To practice deep breathing you’ll want to sit or lie down so you can focus on your breathing. Inhale deeply through your nose, hold your breath for two seconds, then exhale slowly through your mouth until your lungs are empty. Pause for two seconds and repeat. It’s best to take full breaths, starting your inhale with your abdomen and finishing at the top of your chest. Simply reverse the steps for your exhale. Perform at least 10 repetitions, or continue until you feel calm again.
There are many different forms of meditation that could help with dental anxiety, including:
Breath focus – let your mind focus on the passage of breath in and out of your body – similar to deep breathing
Mindfulness meditation – concentrate on what your body is feeling, and your mind is thinking, without reacting to anything emotionally
Object meditation – focus your mind on an object, taking in all its details. This helps redirect focus away from your anxiety to help you regain your calm
Meditation is possible anywhere, including the waiting room or the dentist’s chair. It’s a phenomenal technique to steal your minds attention away from worry and one we recommend you try. It’s useful even if you don’t suffer from anxiety. A great little tool to have!
The idea is that you shift your focus around your body (or major muscle groups) in a circle, starting wherever you’d like. If you choose to start with the toes of your left foot, you would curl them tight for three seconds and then relax. Next move up to your left calf muscle and flex that, holding for three seconds before relaxing. Then move to your upper leg, then your abdomen, your left hand, left forearm, left bicep, left pectoral muscle and so forth until you’ve completed a full circle around the muscle groups in your body. Muscle relaxation is a great technique that helps reduce lactic acid buildup and calms your mind so you can relax.
If you let your mind run rampant, conjuring up all the images of what could go wrong, then your anxiety will own you. Using a form of distraction, be it music, videos on your phone, a podcast, or a book – to keep your mind focused on other things is a proven method of quelling anxiety so you can get your dental checkup.
Bring a friend
Having someone go with you to the dentist can really help lessen your anxiety. They’ll be able to offer support through physical reassurance and mental distraction to help you lower your anxiety level.
How can your dentist help you overcome dental anxiety?
Dentists and their staff are accustomed to treating patients who suffer with dental anxiety. It’s not a new topic and they know how stressful it can be, so they’re always ready to help.
It’s always a good idea to speak with your dentist about your dental anxiety so that it’s not a secret. A good way to feel less panicked is to have your dentist walk you through the treatment beforehand, so you’ll know what to expect and can ask questions about things you’re unsure of. It’s also often a relief to have it off your chest so you don’t have to pretend like you’re not anxious – remember it’s perfectly normal.
If your dental anxiety is very extreme, then a good dentist might suggest a medical option to lower your anxiety. There are typically three main options available; a mild does of nitrous oxide (laughing gas), oral anxiolytic tablets to relieve anxiety, or sedation dentistry. Through consultation with your dentist, it will be determined which method is best suited to your needs and the dental treatment.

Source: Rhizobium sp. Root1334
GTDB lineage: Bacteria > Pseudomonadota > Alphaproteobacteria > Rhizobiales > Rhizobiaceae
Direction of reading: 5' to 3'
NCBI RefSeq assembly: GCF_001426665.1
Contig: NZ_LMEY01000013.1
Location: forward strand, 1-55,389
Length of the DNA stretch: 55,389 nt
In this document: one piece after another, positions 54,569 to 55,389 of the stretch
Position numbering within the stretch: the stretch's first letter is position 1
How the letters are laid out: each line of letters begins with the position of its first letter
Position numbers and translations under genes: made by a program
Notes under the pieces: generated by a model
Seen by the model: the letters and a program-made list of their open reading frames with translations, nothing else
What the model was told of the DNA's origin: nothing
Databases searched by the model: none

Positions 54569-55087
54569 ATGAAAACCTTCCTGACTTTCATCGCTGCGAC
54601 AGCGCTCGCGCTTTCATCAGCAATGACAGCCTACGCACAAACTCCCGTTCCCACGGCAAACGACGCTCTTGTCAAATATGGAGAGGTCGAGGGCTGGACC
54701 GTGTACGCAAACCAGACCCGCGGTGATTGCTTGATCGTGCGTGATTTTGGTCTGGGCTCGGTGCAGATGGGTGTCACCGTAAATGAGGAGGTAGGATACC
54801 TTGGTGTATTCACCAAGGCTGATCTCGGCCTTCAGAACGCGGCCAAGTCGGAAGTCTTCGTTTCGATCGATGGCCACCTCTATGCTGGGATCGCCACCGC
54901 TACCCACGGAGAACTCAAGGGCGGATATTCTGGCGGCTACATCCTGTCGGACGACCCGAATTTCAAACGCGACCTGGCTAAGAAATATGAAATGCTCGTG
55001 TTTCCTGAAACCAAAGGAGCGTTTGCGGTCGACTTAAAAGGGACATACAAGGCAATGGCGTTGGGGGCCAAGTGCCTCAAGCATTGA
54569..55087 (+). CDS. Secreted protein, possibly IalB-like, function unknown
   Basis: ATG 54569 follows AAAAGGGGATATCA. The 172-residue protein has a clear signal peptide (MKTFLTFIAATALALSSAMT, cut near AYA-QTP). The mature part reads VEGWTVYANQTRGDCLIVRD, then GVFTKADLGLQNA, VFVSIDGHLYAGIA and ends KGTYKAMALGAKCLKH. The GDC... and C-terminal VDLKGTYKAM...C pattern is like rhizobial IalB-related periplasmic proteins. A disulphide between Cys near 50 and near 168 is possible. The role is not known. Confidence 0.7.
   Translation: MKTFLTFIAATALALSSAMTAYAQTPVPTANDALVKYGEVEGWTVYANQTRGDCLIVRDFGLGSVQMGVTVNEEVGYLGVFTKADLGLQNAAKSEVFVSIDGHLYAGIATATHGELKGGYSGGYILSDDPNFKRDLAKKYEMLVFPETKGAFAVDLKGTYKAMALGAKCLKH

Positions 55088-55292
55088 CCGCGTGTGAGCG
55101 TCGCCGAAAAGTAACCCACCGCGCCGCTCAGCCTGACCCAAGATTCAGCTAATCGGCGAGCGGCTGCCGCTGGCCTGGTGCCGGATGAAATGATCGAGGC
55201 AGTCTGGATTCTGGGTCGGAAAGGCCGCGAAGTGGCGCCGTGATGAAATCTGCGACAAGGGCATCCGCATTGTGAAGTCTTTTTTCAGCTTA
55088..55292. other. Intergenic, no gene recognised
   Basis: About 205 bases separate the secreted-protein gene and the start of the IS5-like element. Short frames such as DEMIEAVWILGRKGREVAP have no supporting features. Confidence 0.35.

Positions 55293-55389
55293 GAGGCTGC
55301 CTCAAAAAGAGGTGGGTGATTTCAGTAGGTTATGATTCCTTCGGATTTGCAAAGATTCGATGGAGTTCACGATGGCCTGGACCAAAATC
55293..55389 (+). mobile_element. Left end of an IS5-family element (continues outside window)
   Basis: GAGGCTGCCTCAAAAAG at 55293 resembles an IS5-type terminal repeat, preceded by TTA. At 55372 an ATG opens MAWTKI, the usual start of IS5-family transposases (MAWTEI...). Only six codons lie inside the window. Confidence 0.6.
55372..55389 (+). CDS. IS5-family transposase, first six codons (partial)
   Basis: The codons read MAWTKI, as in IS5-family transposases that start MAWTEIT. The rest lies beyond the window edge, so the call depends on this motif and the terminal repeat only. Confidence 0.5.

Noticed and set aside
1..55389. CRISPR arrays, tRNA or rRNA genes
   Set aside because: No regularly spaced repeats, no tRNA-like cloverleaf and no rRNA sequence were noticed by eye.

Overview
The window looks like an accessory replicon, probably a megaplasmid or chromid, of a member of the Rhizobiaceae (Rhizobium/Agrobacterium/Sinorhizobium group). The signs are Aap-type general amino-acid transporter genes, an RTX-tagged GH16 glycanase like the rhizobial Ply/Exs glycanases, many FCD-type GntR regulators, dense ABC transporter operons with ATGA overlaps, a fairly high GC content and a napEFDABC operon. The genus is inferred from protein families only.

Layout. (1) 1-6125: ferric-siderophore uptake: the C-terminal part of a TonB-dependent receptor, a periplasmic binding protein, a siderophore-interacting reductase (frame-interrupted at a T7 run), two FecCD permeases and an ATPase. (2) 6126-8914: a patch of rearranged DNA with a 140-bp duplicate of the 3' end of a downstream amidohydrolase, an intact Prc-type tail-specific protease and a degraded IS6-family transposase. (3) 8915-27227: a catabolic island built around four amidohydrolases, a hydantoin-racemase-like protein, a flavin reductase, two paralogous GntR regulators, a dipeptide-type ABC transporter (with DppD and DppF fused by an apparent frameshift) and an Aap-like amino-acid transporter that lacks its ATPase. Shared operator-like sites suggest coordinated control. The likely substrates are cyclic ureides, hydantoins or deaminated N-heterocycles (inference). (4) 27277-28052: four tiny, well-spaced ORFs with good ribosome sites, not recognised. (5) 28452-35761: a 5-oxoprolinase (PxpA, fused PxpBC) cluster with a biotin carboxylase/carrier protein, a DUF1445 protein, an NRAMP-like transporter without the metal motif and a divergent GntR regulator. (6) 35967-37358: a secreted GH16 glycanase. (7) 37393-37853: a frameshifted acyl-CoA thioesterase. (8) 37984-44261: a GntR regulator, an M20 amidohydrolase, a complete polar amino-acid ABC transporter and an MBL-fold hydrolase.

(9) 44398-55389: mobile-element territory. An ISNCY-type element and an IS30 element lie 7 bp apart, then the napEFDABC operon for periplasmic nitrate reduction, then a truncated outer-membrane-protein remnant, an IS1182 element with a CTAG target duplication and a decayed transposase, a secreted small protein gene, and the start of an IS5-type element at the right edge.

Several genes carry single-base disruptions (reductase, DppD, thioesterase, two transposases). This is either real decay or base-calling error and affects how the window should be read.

Nitrous oxide (laughing gas)
After a mask is fitted to your face, you’ll breathe in a mixture of nitrous oxide and oxygen. After a few minutes you should feel totally relaxed, and a bit giggly, but still awake. It wears off really quickly and isn’t debilitating after the fact.
Most patients describe it as a very pleasant feeling and it works to relieve their anxiety.
Oral anxiolytic tablets
These oral anxiety medications require a prescription but are mild and designed to help patients relax. The dosage is taken about an hour before treatment, so it’s active when it’s time for your dental appointment. This medication should only be taken after discussion with your dentist, and you won’t be able to safely operate a motor vehicle until it wears off.
Sedation dentistry options
There are two sedation dentistry options used by the dental industry to treat patients. The lighter of the two options is a conscious sedation, where a patient receives the medication through an IV drip. This sedation will make you feel relaxed and sleepy but it wont knock you out. The effects may take some time to wear off, so you’ll have to arrange transportation to get you home after your appointment.
The other type of sedation is a general anaesthesia, but it is usually only available in a hospital or at a specialized dental surgery clinic. This is the most advanced sedation option and often requires a prior consultation with an anaesthesiologist. It will render you fully asleep and take longer to wear off. It is reserved for dental surgeries or extreme cases of dental anxiety only.
If you suffer from anxiety, then chances are visiting the dentist is a real challenge. Kudos if you drag yourself into the office anyway, but if you can’t overcome your fear, then at least you know there are some coping options available for you to test out.
Whatever you do, don’t let dental anxiety stop you from visiting your dentist regularly because you don’t want to put your oral health in jeopardy. If in doubt, let your dentist know what’s going on, and let them recommend how to best handle the situation. It’s up to you to overcome dental anxiety and take control of your oral health. You can do it!
Rod Madale is a dental assistant who has studied the adverse effects of dental anxiety through his 15 years of clinic experience. He regularly provides dental articles to health blogs focusing on patient care around the globe. His aim is to teach and inspire people to have the confidence to achieve their goals.